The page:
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Needle in a haystack
Nathan S. Blow, Ph.D.
Editor-in-Chief, BioTechniques
BioTechniques, Vol. 53, No. 5, November 2012, p. 267
Full Text (PDF)

As any researcher can tell you, a tremendous amount of work goes into publishing an article. There is the experimental planning, the data collection, the analysis, interpretation, manuscript writing, submission to a journal in the field, further editing, revising, and finally, a published article appears. The road can be quite long and winding, but the end result is worth it — the chance to communicate your findings to the greater scientific community.

One benefit of the recent rise in online-only journals has been the opportunity to publish such findings more rapidly than in the past. Here at BioTechniques, we have an online-only track for rapid publication of new methods and techniques called Rapid Dispatches. Although it was launched only six months ago, Rapid Dispatches continues to build interest among both authors and readers alike. In this issue of BioTechniques, we are printing three recent articles published through Rapid Dispatches in an effort to further acquaint our audience with this format.

As with anything new, time reveals those points or factors that might have been overlooked. While our intent with Rapid Dispatches was to provide methods and techniques of interest and utility faster than ever before for readers (which is happening), an important question came to me after Rapid Dispatches had been live for several months: Are these articles being found by those who need them in as quickly as we are publishing them? Rapid is only rapid if the information reaches those who need it. I believe that this question is actually bigger than Rapid Dispatches because as more journals move online exclusively, or develop online components capable of publishing larger numbers of articles at a faster pace, we have to consider who is getting lost in the shuffle.

The question is fair to ask these days, and is something authors need to keep in mind as the number of available journals is constantly growing, with new ones launched regularly. Don't misunderstand, I think this is a good thing as science only advances with discoveries and publications, and the faster these appear, the faster research and science advances. When it comes to Rapid Dispatches, our initial idea was to publish articles immediately and then follow with an electronic table of contents on a bimonthly basis listing new articles. But is this enough exposure for these methods? Does this do enough to help our authors expose their research and its implications to a wider audience? I worry this might not be happening, and not only for us. So, we are starting several new initiatives that I hope will further enhance delivery of Rapid Dispatches articles to readers — expanding access and awareness of these valuable contributions.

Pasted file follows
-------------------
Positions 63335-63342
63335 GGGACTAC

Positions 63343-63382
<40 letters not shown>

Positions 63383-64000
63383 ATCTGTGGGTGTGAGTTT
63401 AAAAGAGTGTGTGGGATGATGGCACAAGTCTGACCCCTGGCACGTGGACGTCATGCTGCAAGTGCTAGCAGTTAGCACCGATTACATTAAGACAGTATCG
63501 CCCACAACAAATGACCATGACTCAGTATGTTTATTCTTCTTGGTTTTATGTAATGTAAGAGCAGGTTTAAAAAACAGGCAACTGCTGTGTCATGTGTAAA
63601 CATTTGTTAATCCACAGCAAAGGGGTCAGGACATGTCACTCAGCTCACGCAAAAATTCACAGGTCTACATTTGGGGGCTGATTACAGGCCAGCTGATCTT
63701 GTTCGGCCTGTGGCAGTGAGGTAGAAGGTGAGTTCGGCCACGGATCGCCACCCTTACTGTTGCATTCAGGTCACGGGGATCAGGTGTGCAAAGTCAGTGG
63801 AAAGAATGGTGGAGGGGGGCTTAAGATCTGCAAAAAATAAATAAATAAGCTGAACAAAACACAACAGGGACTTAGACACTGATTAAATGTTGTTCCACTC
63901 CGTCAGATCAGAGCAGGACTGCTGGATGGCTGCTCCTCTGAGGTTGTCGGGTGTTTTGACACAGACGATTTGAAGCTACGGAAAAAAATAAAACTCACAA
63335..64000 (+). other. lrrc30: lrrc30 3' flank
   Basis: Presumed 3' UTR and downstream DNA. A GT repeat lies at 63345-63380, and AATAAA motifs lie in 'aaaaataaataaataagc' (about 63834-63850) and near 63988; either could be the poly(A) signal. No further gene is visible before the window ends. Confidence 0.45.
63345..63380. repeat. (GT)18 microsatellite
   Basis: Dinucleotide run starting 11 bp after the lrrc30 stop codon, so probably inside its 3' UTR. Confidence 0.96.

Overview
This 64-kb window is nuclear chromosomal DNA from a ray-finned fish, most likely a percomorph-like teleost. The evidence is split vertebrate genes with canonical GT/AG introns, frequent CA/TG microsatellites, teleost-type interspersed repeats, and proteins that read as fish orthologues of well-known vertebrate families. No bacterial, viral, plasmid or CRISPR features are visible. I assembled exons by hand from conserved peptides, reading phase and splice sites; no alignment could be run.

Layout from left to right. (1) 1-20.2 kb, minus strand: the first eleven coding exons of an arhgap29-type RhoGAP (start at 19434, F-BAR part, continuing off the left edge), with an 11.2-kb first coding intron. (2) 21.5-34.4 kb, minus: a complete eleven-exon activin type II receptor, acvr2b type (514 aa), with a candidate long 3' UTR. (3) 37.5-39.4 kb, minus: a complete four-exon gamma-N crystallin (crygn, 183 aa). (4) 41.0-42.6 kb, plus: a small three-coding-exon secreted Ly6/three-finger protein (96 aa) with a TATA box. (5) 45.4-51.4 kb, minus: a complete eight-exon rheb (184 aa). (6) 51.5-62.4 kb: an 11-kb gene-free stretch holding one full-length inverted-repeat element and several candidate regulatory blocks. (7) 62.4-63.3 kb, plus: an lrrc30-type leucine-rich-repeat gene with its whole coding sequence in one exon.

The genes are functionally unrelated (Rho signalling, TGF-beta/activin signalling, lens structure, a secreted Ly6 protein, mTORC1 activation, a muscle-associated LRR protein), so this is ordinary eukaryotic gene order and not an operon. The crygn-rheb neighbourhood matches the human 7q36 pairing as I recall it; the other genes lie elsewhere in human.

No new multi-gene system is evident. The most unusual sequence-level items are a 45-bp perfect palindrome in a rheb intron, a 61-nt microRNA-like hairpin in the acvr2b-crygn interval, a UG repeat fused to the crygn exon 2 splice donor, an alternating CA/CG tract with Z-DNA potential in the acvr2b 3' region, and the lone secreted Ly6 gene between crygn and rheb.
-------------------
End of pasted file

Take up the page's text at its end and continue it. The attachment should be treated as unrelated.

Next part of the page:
First, starting this month, Rapid Dispatches articles published online will be followed immediately with an alert email to readers. Our goal is to make everyone aware of new methods and techniques on the day they are published. In addition, beginning in late November, we will be offering readers the opportunity to receive digital collections of Rapid Dispatches articles published in certain key categories. Initially, these categories will include molecular biology, biochemistry, and chemical/cell biology methods. These digital collections will provide exposure for articles in selected categories to those scientists interested in specific areas of methods and methods development.

Online publishing comes with many upsides, but we need to be careful not to create a Twitter-like environment when it comes to peer-reviewed research articles, where if you miss that first posting of an article, you will only learn about the information from a random PubMed or Google search. This also increases the opportunity for unintentionally duplicated results to appear in the scientific literature. Authors deserve more for their efforts (as does the scientific community), and it is our hope that the changes we are implementing will further enhance Rapid Dispatches as a publishing option and maybe even lead to expanded discussion on the best ways to distribute scientific articles for maximum exposure and impact. I hope you take the opportunity to peruse the Rapid Dispatches articles featured in this current print issue of BioTechniques, and be on the lookout for our digital collections and alerts in the near future. Please share your thoughts with us by posting at our Molecular Biology Forums under “To the Editor” ( or sending an email directly to the editors ([email protected]).